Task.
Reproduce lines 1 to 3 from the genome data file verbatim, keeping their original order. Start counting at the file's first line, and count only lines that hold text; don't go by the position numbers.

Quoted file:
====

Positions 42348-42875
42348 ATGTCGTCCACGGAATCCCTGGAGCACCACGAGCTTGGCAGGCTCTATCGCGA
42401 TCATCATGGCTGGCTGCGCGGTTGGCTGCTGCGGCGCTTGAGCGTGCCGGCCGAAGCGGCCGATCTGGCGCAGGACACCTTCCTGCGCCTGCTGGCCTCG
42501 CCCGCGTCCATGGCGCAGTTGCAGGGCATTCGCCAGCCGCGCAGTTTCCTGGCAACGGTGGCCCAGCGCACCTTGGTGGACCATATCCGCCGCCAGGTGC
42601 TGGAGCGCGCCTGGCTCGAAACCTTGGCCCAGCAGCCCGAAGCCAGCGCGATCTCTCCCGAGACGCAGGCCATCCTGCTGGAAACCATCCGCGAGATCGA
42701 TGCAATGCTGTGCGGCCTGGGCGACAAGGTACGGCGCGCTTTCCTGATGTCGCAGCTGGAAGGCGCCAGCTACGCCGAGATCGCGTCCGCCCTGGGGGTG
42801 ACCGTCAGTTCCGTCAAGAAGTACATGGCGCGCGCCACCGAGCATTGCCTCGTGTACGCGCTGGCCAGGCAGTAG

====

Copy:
Positions 42348-42875
42348 ATGTCGTCCACGGAATCCCTGGAGCACCACGAGCTTGGCAGGCTCTATCGCGA
42401 TCATCATGGCTGGCTGCGCGGTTGGCTGCTGCGGCGCTTGAGCGTGCCGGCCGAAGCGGCCGATCTGGCGCAGGACACCTTCCTGCGCCTGCTGGCCTCG